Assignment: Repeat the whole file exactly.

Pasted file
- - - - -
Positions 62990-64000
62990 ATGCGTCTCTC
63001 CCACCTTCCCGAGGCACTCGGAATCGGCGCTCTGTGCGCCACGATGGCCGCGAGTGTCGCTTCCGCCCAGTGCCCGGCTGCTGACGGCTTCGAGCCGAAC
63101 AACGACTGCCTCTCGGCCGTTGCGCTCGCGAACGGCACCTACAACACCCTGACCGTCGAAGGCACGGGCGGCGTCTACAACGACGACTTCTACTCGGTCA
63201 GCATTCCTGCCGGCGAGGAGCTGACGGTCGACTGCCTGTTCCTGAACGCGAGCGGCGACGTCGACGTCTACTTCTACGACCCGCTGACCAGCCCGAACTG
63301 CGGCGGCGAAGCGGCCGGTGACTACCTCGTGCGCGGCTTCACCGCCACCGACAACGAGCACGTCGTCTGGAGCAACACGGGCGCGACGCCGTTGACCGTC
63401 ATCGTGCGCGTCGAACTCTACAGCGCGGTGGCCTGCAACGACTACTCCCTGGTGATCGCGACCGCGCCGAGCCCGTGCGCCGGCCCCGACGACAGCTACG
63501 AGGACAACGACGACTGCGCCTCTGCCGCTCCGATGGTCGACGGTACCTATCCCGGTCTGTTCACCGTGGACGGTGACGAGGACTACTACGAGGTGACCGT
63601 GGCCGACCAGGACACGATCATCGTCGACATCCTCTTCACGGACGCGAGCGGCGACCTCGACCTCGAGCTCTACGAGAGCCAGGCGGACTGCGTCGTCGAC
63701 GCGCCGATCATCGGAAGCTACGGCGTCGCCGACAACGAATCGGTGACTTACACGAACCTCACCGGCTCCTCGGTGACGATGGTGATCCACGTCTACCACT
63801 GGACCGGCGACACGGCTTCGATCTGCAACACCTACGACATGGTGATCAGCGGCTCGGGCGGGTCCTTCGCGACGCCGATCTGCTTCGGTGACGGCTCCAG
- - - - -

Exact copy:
Positions 62990-64000
62990 ATGCGTCTCTC
63001 CCACCTTCCCGAGGCACTCGGAATCGGCGCTCTGTGCGCCACGATGGCCGCGAGTGTCGCTTCCGCCCAGTGCCCGGCTGCTGACGGCTTCGAGCCGAAC
63101 AACGACTGCCTCTCGGCCGTTGCGCTCGCGAACGGCACCTACAACACCCTGACCGTCGAAGGCACGGGCGGCGTCTACAACGACGACTTCTACTCGGTCA
63201 GCATTCCTGCCGGCGAGGAGCTGACGGTCGACTGCCTGTTCCTGAACGCGAGCGGCGACGTCGACGTCTACTTCTACGACCCGCTGACCAGCCCGAACTG
63301 CGGCGGCGAAGCGGCCGGTGACTACCTCGTGCGCGGCTTCACCGCCACCGACAACGAGCACGTCGTCTGGAGCAACACGGGCGCGACGCCGTTGACCGTC
63401 ATCGTGCGCGTCGAACTCTACAGCGCGGTGGCCTGCAACGACTACTCCCTGGTGATCGCGACCGCGCCGAGCCCGTGCGCCGGCCCCGACGACAGCTACG
63501 AGGACAACGACGACTGCGCCTCTGCCGCTCCGATGGTCGACGGTACCTATCCCGGTCTGTTCACCGTGGACGGTGACGAGGACTACTACGAGGTGACCGT
63601 GGCCGACCAGGACACGATCATCGTCGACATCCTCTTCACGGACGCGAGCGGCGACCTCGACCTCGAGCTCTACGAGAGCCAGGCGGACTGCGTCGTCGAC
63701 GCGCCGATCATCGGAAGCTACGGCGTCGCCGACAACGAATCGGTGACTTACACGAACCTCACCGGCTCCTCGGTGACGATGGTGATCCACGTCTACCACT
63801 GGACCGGCGACACGGCTTCGATCTGCAACACCTACGACATGGTGATCAGCGGCTCGGGCGGGTCCTTCGCGACGCCGATCTGCTTCGGTGACGGCTCCAG